Seeing the Moran boats on the upper left side of this foto reminds me that I owe you an answer to Relief Crew 9‘s question, which herinafter, shall be dubbed the “tugsterteaser,” term coined by Jed. Tugster teases maybe but always delivers. Answer comes thanks to Harold Tartell:
“The year of that photo would be early 1962. The M. MORAN (brand new but doesn’t look it) has returned to New York from Pusan, Korea after towing a floating generating plant for the U.S. Navy. She left her builders (Gulfport Shipbuilding in Texas) in Oct. 1961 and made the tow from there directly to Pusan. The MARIE S. MORAN built in 1961 (now TERESA McALLISTER) and sister MARGARET MORAN (now BRIAN A. McALLISTER) were both built in 1961 by Dravo Corp., Wilmington Del. They were on charter to Moran with an option to buy. McAllister took them over with the same agreement later that year, and ended up buying them. They were the first two tugs in McAllister’s fleet single screw with Kort Nozzles.” Thanks Jed and Harold!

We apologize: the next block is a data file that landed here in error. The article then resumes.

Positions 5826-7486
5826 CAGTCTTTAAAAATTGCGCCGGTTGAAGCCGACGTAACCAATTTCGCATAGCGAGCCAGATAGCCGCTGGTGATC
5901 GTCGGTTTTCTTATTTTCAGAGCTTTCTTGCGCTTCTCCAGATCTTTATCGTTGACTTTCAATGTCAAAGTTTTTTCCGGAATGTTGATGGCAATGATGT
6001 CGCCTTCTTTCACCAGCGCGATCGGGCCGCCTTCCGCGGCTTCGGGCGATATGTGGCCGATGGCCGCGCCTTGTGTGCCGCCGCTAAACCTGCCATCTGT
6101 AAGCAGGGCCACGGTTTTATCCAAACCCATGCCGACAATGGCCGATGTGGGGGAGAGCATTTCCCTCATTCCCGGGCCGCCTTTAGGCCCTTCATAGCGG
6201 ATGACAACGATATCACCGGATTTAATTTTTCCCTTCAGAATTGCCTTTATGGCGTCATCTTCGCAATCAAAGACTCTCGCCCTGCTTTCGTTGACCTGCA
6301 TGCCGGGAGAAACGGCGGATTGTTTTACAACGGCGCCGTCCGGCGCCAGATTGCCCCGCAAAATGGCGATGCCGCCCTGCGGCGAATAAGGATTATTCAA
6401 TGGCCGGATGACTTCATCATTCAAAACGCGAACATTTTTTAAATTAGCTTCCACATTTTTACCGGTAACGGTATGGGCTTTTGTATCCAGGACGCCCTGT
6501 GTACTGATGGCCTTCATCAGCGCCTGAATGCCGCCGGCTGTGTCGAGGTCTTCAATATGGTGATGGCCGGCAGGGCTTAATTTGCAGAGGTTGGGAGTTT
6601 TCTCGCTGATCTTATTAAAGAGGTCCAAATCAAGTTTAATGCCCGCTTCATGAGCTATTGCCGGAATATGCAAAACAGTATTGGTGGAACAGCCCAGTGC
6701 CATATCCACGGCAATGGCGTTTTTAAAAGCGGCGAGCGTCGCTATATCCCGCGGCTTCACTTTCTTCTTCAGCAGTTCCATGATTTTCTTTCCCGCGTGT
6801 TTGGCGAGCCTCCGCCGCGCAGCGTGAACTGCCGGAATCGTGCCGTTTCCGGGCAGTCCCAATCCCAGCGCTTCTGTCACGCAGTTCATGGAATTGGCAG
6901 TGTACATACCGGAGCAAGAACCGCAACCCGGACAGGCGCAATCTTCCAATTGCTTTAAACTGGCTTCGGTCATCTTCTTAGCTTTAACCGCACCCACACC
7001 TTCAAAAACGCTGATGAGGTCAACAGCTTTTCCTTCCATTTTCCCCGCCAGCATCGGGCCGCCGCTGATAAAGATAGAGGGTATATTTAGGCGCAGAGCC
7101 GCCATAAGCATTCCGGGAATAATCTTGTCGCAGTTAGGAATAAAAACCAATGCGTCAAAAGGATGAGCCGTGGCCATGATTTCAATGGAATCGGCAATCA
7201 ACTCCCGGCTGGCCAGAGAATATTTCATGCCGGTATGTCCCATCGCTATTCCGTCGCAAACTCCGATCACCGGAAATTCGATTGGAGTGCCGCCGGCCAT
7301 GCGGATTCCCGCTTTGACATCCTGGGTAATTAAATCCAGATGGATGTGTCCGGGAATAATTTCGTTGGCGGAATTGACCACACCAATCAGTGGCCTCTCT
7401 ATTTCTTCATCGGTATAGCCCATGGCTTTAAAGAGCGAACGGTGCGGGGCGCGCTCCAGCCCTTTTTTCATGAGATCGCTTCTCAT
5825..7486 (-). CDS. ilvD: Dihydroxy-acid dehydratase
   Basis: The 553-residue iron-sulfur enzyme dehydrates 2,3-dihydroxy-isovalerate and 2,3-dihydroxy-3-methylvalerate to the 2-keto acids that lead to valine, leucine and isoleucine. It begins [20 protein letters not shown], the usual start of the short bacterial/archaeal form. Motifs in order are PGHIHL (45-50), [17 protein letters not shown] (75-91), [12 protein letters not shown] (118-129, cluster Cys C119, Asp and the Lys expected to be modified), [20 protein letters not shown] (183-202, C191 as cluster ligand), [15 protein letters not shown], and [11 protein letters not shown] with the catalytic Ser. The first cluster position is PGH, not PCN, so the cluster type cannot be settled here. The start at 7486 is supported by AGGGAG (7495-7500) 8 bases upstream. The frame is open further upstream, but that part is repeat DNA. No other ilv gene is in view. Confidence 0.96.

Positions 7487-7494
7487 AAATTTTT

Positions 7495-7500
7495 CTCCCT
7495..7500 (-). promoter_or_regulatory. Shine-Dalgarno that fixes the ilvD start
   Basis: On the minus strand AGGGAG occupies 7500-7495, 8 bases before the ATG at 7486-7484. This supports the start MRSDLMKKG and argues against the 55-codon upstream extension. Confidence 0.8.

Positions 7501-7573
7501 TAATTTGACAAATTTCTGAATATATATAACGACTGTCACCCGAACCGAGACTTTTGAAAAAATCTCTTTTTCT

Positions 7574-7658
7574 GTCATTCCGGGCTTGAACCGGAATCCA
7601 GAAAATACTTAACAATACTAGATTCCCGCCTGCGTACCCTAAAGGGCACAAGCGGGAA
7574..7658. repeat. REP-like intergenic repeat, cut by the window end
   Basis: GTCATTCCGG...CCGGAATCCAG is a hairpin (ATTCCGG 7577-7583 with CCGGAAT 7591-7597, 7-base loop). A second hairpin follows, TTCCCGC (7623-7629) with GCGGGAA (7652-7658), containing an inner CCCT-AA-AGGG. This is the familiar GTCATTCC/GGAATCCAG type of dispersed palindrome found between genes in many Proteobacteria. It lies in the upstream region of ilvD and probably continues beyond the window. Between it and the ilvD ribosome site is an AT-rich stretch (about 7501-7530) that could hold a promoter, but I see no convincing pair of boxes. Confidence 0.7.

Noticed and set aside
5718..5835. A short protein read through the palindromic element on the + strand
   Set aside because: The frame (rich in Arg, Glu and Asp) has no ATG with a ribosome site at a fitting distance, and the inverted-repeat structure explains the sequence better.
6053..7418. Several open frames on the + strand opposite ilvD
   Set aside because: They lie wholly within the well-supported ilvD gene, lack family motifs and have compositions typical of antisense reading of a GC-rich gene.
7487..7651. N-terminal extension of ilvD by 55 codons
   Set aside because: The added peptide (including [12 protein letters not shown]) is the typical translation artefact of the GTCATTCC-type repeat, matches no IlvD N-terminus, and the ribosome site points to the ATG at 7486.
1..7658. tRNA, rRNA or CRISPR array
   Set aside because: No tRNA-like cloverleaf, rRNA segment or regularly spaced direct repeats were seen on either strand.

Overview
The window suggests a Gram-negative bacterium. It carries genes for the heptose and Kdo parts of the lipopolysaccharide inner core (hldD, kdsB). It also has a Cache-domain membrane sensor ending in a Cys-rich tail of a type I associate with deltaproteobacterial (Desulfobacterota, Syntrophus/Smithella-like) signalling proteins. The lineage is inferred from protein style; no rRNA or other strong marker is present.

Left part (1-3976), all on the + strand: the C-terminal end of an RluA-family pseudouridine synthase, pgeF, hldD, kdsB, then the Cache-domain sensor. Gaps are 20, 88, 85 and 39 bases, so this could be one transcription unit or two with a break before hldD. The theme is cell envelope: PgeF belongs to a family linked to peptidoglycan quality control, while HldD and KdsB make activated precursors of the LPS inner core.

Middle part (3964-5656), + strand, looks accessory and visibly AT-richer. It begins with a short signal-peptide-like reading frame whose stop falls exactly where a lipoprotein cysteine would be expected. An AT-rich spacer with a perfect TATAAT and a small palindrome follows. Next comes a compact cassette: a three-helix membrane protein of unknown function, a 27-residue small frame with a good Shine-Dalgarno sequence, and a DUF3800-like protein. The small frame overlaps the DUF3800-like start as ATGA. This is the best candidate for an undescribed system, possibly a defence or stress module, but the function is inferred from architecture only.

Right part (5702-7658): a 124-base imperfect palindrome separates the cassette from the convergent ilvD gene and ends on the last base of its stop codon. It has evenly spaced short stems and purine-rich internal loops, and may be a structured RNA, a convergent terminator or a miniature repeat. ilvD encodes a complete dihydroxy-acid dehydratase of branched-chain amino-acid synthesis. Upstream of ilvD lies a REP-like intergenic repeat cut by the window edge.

So back to more posteriors. After reading the bottom paragraph of this post, decide whether to some the expression should be “negatively posterior”?
L. W. Caddell is a 1990 built 16′ breadth tug working around the Caddell yard.
Christian Reinauer, 2001, 40′ breadth.
Pati R Moran, 2007, 36′
Zachery Reinauer and Thomas J. Brown, 1971 and 28′ and … I don’t know.
Rosemary McAllister, 2008, 36′.
And while we’re looking at sterns, here’s an unexpected detail on Peacemaker, a boathouse behind the fold-down stern. Bowsprite sends along this foto.
All fotos by Will Van Dorp, except the last one.
And some discoveries lead me to reiterate my creative commons licensing. Fair is fair. More on this later. But please comment on this: what should I do if unauthorized use of my work turns up? What would you do?